Quality of life decreases for the lower class; the U.S. ranks second-tier nation

The U.S is ranked No.4 in medical technology and No.97 in access to quality healthcare.


The U.S is ranked No.4 in medical technology and No.97 in access to quality healthcare.

Adina Saks

The term “First World” refers to a highly-developed industrialized nation according to Miriam Webster. First-world countries are determined by factors such as life expectancy, gross national income and quality of life. While the expression was thought of with America in mind, the steadily decreasing quality of life for the majority of the U.S. population shows a very different reality: the United States is not a first-world country at all.

According to the 2020 Social Progress Index, which is the extensive measure of a country’s environmental and social progress, the United States, Hungary and Brazil were the only countries out of 163 reviewed to have gone backwards in the past decade. Ranking at only 28th for social progress, the United States has dropped 12 spots since its 16th place in the Social Progress Index of 2014. This puts America behind significantly poorer countries, such as Estonia, Cyprus and Greece. In accordance with the standards of the Social Progress Index, the United States is considered a second-tier nation.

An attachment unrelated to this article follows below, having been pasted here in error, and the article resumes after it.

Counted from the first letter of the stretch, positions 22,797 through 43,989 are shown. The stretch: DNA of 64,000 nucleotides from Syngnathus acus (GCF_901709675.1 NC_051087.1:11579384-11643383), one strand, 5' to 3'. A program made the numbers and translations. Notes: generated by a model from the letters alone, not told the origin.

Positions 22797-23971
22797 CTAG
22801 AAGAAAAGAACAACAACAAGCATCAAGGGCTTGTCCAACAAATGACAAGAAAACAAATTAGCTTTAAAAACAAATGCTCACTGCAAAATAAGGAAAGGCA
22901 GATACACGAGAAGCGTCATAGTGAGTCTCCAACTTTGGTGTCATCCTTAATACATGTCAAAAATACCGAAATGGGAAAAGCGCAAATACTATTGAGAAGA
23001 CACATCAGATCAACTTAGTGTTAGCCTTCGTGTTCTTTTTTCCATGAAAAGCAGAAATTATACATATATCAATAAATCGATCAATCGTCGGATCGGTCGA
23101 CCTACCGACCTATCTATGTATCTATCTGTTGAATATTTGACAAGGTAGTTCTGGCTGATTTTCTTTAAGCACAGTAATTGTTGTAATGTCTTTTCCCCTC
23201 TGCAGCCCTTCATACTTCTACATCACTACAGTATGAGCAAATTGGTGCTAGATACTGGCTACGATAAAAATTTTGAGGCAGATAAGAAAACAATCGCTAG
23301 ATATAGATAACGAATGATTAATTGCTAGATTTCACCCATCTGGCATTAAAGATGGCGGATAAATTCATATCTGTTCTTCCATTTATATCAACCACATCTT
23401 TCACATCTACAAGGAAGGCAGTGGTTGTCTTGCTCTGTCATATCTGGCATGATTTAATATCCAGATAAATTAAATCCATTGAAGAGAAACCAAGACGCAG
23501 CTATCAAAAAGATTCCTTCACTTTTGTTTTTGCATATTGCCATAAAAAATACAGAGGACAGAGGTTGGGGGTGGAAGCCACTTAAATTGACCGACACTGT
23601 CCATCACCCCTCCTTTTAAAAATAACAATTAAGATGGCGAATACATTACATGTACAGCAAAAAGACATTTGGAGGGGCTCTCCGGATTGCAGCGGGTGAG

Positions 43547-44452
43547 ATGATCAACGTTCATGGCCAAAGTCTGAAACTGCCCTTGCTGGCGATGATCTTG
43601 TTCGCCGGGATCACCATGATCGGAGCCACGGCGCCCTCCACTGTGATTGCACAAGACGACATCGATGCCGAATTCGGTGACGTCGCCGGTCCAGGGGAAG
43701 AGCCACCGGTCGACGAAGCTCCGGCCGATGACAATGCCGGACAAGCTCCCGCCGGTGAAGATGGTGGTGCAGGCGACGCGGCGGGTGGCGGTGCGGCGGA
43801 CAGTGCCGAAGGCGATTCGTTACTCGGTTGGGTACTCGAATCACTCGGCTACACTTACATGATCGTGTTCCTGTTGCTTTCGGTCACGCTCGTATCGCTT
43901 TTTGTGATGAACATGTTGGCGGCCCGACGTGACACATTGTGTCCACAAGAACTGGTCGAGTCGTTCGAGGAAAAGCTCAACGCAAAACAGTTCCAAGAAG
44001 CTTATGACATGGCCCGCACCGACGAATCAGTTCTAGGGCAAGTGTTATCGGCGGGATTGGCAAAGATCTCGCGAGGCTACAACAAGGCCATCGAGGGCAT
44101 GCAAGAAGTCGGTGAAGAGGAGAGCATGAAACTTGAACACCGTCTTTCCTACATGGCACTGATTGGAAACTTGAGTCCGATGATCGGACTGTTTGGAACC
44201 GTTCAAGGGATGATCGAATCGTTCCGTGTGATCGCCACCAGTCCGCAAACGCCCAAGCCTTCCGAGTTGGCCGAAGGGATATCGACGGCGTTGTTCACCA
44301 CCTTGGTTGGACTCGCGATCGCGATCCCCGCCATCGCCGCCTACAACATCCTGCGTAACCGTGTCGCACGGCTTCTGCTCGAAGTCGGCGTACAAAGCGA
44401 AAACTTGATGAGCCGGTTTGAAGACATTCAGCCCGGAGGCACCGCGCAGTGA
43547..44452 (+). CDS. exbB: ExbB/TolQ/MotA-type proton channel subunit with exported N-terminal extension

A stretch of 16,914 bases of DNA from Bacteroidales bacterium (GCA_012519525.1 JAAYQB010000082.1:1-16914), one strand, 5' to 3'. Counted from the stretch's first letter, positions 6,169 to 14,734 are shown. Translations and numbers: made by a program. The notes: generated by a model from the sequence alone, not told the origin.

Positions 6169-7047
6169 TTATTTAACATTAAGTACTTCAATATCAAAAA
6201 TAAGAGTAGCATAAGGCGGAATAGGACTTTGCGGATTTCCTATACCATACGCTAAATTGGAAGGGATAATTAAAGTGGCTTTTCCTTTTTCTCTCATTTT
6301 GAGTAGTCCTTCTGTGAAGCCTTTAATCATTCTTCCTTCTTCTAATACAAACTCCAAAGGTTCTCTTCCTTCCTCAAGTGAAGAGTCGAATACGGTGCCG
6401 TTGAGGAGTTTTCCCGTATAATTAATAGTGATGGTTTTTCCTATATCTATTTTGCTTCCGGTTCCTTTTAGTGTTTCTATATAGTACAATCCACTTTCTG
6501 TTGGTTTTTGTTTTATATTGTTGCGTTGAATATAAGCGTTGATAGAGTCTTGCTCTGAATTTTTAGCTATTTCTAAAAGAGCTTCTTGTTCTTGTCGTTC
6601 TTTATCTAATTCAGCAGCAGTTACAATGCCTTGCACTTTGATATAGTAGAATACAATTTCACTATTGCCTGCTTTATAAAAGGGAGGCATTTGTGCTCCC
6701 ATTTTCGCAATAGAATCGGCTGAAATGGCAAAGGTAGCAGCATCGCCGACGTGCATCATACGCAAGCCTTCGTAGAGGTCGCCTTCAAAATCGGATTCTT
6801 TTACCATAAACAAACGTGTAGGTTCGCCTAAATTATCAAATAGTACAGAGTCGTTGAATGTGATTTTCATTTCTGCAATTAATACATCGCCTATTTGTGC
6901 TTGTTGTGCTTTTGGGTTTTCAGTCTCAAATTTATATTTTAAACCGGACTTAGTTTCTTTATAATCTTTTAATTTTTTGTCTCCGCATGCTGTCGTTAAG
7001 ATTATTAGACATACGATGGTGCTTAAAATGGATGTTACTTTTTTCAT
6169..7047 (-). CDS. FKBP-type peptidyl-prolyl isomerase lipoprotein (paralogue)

Despite ranking first in quality of universities, the United States ranks No. 91 in access to basic quality education. While ranking No.4 in medical technology, it is No. 97 in access to quality healthcare. These statistics clearly show that despite the advancements that America has to offer, only a select few are actually on the receiving end of these benefits.

“The data paints an alarming picture of the state of our nation, and we hope it will be a call to action,” said Michael Porter, a Harvard Business School professor and the chair of the advisory panel for the Social Progress Index. “It’s like we’re a developing country.”

Research has shown that the U.S. middle class has been shrinking since the 1970s. According to the Pew Research Center, the amount of adults living in middle-class households has gone from 61% in 1971 to 50% in 2021, while the low-income tier has increased from 25% to 29% of the population. The widening of the income gap has led to a steady decrease in U.S. aggregate income in middle class households, falling 20% since the 1970s. In comparison, the share of aggregate income for upper-income households has increased from 29% in 1970 to 50% in 2020.

The Pew Research Center found through a 2019 national survey that poor economic conditions are affecting lower-income Americans. 65% of lower-income adults worry about paying bills on a day to day basis, and 55% of low-income adults frequently worry about paying healthcare for themselves and their families.

“The fact that the U.S. is in the second tier is not the product of one or two administrations, but decades of underinvestment and failure to address the problems people face,” said Michael Green, CEO of the Social Progress Imperative. “There seems to be a real disconnect between what people expect the quality of life to be in the U.S. and their real, lived experience.”